Tajikistan has declared an oddly premature victory over HIV/AIDS even as the spread of the disease continues in alarming fashion.
State news agency Khovar elected to mark World AIDS Day on December 1 with an editorial piece entitled “AIDS Sleeping Already: Number of HIV Infections on the Decline.”
Government representatives queried by Khovar praised what they say are the state’s efforts to do everything possible for the ill by providing them with free treatment.
“According to statistics, the number of people infected with HIV in these years have become substantially lower and the measures adopted by the government have returned substantial results,” Kobiljon Mahmudov, the director of the Health Ministry’s Republican Center for Prophylaxis and Combat Against HIV, told Khovar.
While it is impossible to know if Mahmudov is being misquoted, the assertion that HIV infections are declining is disconcertingly inaccurate.
According to the most recent figures provided by UNAIDS, the Joint United Nations Program on HIV/AIDS, 5,242 people were living with HIV on December 31, 2014. That figure has grown steadily with every passing year. If there were 29 people with HIV for 100,000 living in Tajikistan in 2010, that number had risen to 64.9 by the end of last year.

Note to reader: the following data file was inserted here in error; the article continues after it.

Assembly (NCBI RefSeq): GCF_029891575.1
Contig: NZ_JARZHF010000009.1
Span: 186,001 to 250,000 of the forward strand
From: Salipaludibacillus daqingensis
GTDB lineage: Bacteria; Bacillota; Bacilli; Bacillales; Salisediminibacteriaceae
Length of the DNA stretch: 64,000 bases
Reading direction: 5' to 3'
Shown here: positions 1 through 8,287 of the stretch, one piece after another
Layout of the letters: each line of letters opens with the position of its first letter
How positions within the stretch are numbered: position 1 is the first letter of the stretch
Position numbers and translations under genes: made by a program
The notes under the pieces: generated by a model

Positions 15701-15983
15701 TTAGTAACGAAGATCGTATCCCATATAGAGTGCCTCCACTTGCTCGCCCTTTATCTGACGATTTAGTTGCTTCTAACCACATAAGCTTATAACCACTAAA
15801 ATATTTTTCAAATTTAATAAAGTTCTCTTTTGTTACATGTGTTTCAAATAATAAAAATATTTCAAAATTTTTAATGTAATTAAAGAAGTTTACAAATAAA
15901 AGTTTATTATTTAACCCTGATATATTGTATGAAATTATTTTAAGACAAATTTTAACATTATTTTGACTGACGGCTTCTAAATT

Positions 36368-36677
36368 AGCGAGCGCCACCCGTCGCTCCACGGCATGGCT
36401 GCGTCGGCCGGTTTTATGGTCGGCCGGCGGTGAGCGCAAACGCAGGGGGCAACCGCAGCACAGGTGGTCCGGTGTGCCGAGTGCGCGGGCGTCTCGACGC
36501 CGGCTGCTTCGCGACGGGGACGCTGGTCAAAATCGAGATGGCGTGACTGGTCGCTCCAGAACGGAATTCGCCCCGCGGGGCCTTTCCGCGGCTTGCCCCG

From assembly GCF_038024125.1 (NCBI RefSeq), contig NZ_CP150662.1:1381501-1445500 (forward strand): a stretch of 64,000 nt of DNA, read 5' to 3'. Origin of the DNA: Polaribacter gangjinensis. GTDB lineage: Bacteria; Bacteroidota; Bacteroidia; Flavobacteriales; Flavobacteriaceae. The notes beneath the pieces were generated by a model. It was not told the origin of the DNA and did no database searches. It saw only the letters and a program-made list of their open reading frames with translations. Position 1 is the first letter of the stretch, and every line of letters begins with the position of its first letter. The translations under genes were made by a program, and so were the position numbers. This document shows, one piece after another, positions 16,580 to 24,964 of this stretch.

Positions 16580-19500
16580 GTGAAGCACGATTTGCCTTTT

In 2012, UNAIDS was compelled to describe the increase of HIV cases as alarming and noted that Tajikistan was among the countries where HIV prevalence had increased by more than 25 percent in the preceding decade.
In fairness to Tajikistan, if the number of infections detected is growing, it is in part because testing has expanded tenfold in the last 10 years.
President Nursultan Nazarbayev has signed off on a controversial law regulating the funding of nongovernmental organizations, against the advice of campaigners.